During the Mississippi Legislature’s 2017 session, no bond bill funds were appropriated to meet requests from the state’s eight public universities for maintenance and construction projects totaling $569,878,901. The board of trustees of the Institutions of Higher Learning and university presidents say they won’t allow that to happen again.

“This is one of the absolute priority issues in this legislative session in the upcoming year. We just can’t let this happen again,” IHL commissioner Glenn Boyce said Thursday.

During a meeting Thursday, the board voted to approve the facilities needs requests of $512,465,901 for the 2018 session in January. Each of the eight public universities selected five priorities. The requests designed most important by each school:

• Alcorn State University: water and sewer infrastructure emergency repairs, $1,500,000

• Alcorn State University School of Agriculture and Applied Sciences: Child development laboratory center, $2.5 million

• Delta State University: reconstruction of president’s home, $1,753,575

• Jackson State University: renovation of Stewart Hall, $7.5 million

• Mississippi State University: kinesiology building, $30 million

• Mississippi State University Division of Agruiculture, Forestry and Veterinary Medicine: Blackjack forest wildlife research facility, $4,172, 500

• Mississippi University for Women: General campus repairs and renovations, $5.675 million

• Mississippi Valley State University: academic skills tenant improvements, $3 million

• University of Mississippi: new science building, $15 million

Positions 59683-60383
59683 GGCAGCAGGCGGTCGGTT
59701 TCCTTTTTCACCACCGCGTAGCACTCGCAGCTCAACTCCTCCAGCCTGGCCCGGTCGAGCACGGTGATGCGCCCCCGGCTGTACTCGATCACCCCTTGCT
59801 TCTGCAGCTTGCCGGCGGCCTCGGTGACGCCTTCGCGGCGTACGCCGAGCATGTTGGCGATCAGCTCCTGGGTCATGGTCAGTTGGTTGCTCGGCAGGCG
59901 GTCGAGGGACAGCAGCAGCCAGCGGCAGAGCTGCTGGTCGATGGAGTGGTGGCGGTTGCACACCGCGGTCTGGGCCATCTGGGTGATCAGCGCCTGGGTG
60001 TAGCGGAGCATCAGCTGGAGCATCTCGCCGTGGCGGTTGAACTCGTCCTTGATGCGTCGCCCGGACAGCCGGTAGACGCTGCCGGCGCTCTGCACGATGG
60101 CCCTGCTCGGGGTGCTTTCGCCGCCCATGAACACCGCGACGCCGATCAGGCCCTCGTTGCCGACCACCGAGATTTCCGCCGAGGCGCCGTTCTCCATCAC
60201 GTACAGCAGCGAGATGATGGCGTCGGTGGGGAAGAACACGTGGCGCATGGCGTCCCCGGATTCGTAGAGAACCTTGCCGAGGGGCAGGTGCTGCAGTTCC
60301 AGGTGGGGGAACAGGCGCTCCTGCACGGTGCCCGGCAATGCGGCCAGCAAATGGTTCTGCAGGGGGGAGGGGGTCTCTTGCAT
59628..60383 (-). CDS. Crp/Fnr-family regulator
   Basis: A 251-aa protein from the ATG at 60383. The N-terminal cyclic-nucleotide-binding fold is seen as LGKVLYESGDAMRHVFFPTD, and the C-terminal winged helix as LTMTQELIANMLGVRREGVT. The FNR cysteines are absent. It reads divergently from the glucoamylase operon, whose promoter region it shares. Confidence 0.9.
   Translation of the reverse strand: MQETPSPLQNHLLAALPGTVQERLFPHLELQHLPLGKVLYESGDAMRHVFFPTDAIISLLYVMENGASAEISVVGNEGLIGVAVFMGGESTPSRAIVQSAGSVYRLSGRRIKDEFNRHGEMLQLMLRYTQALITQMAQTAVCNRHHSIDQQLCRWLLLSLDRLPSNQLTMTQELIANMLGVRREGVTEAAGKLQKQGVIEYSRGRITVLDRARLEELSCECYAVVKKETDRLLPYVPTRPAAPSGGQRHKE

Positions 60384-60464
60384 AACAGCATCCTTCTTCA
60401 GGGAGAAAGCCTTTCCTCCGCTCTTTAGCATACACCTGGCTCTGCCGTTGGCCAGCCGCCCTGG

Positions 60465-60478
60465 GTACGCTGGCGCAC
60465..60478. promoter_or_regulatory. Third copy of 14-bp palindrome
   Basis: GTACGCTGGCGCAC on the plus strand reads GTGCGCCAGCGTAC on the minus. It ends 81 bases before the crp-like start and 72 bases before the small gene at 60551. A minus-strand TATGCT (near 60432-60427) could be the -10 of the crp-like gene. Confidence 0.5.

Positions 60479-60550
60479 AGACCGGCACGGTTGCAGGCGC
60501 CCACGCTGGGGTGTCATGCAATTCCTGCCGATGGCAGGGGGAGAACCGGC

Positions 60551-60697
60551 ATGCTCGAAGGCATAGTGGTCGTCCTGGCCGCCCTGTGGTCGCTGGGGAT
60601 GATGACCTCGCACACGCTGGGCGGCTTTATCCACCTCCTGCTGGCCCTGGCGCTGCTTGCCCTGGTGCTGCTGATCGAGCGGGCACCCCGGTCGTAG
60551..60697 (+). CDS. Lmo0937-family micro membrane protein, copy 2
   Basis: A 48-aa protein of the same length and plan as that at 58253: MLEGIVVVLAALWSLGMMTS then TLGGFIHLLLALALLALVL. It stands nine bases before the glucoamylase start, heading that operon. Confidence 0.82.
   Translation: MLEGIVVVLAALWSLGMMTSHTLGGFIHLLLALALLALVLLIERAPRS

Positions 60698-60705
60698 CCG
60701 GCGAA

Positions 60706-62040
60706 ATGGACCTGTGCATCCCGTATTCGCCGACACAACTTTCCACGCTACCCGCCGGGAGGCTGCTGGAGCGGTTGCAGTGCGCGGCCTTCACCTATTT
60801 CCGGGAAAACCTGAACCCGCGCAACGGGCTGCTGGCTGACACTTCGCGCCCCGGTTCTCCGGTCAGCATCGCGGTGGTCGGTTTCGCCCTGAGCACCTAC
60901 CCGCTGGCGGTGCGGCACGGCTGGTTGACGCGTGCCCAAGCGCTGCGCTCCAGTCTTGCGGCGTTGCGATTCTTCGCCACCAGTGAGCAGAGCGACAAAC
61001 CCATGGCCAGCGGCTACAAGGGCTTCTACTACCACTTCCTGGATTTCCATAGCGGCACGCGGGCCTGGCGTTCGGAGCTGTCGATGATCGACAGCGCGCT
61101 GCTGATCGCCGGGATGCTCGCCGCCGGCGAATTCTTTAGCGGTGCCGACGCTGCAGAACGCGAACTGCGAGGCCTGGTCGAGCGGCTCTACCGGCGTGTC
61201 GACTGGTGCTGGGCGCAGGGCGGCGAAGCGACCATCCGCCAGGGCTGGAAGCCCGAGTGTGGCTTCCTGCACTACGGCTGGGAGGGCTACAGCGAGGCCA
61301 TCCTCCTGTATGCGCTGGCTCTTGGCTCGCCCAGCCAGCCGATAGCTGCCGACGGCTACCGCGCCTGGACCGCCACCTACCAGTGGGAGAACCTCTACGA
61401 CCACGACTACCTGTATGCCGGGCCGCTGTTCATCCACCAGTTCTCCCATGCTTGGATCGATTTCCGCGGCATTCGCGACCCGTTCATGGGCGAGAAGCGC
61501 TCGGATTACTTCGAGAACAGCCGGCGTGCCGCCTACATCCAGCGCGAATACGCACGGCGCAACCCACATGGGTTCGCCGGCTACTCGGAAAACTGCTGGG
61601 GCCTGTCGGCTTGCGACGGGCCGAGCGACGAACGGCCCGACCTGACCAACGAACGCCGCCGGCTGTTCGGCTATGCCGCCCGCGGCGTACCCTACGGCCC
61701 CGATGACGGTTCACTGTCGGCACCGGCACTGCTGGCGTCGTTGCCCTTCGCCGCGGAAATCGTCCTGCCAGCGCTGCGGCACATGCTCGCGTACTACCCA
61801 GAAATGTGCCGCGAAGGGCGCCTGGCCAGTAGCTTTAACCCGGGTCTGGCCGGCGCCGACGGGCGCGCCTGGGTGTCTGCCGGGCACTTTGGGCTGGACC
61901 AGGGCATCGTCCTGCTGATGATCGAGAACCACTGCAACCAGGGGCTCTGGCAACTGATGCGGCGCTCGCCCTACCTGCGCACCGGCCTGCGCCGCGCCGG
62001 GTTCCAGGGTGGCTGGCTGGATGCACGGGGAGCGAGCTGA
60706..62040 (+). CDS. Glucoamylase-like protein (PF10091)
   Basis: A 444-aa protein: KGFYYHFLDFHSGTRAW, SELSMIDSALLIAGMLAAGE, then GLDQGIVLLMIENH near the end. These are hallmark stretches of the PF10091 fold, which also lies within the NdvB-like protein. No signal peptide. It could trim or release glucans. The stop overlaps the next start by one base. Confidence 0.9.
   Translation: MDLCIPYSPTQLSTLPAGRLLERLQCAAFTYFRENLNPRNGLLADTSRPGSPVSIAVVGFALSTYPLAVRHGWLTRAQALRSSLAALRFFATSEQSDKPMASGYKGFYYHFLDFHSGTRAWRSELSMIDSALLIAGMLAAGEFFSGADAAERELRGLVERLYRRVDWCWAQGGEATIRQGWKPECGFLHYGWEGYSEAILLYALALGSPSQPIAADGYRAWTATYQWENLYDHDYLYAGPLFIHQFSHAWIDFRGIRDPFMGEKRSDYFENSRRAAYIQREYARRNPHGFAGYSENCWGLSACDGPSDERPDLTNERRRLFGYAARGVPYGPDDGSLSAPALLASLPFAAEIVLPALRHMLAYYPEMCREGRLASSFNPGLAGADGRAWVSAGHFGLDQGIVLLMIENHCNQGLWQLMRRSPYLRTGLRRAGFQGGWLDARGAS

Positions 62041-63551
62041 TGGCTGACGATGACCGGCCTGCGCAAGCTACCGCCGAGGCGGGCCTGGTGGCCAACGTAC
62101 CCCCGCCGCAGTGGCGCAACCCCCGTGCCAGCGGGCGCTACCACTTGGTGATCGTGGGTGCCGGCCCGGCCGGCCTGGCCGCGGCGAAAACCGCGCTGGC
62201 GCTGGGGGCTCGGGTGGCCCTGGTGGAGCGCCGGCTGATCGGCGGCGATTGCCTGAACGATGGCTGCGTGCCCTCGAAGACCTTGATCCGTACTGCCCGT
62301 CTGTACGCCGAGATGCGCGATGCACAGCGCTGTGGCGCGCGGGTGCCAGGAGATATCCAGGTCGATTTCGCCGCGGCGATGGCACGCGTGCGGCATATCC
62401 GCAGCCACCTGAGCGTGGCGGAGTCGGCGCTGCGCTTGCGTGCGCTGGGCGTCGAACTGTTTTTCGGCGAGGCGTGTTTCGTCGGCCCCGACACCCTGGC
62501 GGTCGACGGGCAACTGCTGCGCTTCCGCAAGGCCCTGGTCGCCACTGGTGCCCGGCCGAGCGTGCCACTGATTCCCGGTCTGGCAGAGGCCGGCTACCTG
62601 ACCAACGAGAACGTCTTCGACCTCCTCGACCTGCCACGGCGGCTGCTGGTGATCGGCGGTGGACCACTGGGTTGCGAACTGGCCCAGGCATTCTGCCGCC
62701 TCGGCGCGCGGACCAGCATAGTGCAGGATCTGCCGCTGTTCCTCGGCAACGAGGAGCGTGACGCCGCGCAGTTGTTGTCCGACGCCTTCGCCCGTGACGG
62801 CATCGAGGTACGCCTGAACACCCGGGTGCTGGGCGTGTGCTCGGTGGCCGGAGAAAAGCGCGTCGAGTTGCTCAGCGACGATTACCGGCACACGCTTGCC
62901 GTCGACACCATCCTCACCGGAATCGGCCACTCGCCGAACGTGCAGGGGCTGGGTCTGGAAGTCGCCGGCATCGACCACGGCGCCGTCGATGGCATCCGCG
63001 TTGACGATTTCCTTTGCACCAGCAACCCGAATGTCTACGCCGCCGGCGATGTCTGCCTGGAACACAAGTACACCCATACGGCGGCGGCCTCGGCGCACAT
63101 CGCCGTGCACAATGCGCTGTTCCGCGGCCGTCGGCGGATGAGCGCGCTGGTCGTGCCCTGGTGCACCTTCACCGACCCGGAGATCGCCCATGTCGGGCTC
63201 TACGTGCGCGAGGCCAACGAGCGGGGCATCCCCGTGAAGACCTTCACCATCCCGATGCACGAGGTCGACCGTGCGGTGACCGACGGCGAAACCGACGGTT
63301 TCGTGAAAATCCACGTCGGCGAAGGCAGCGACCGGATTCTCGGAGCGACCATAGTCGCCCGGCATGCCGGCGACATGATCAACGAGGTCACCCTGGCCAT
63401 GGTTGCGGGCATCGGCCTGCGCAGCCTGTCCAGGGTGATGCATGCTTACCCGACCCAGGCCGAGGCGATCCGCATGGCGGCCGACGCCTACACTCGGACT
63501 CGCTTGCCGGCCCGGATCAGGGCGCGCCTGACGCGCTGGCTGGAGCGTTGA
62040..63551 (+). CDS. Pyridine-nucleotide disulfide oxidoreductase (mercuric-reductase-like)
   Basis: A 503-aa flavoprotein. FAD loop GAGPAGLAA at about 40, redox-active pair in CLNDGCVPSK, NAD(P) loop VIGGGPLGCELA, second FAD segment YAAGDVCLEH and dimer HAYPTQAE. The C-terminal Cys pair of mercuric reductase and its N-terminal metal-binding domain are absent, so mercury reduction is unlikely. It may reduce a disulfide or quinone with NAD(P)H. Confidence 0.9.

• University of Mississippi Medical Center: Batson Children’s Hospital of Mississippi expansion, $24 million

• University of Southern Mississippi: renovation of Bolton Hall, $4,500,000

• University of Southern Mississippi, Gulf Coast: student resource center, Gulf Park, $8,700,000

• Education Research Center: reroof Paul B. Johnson building , $750,000

“This is all about students. We’re being as creative as we possibly can and we’re transforming what we have in place,” said Boyce.

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Ashley F. G. Norwood, a native of Jackson, earned a bachelor's degree in English from Jackson State University and a master’s degree from the Meek School of Journalism at the University of Mississippi. Norwood, who specializes in multimedia journalism, has been recognized nationally for her documentary film the fly in the buttermilk, which covers the history, perceptions and principles of black Greek-lettered organizations at the University of Mississippi.

2 replies on “IHL, universities vow not to leave next legislative session empty handed”

  1. Yes, the DSU priority is “all about students.” A team of work-study students will probably be required to clean and maintain chandeliers.

  2. “All about the students” LOL……You have a highly exaggerated sense of yourself Mr. Boyce, because that statement is a lie. If you just itemized the currently allocated budgets appropriately at every level of higher education, you’d find PLENTY of administrative bloat that should have been eliminated a long time ago. Community college presidents are making twice the governor’s salary. You’re not serious about budgetary management with what you have. WHY on earth would the legislature approve any bonds? Do your job Boyce – instead of begging for more money in the form of incurring more debt on the backs of Mississippi’s citizens.

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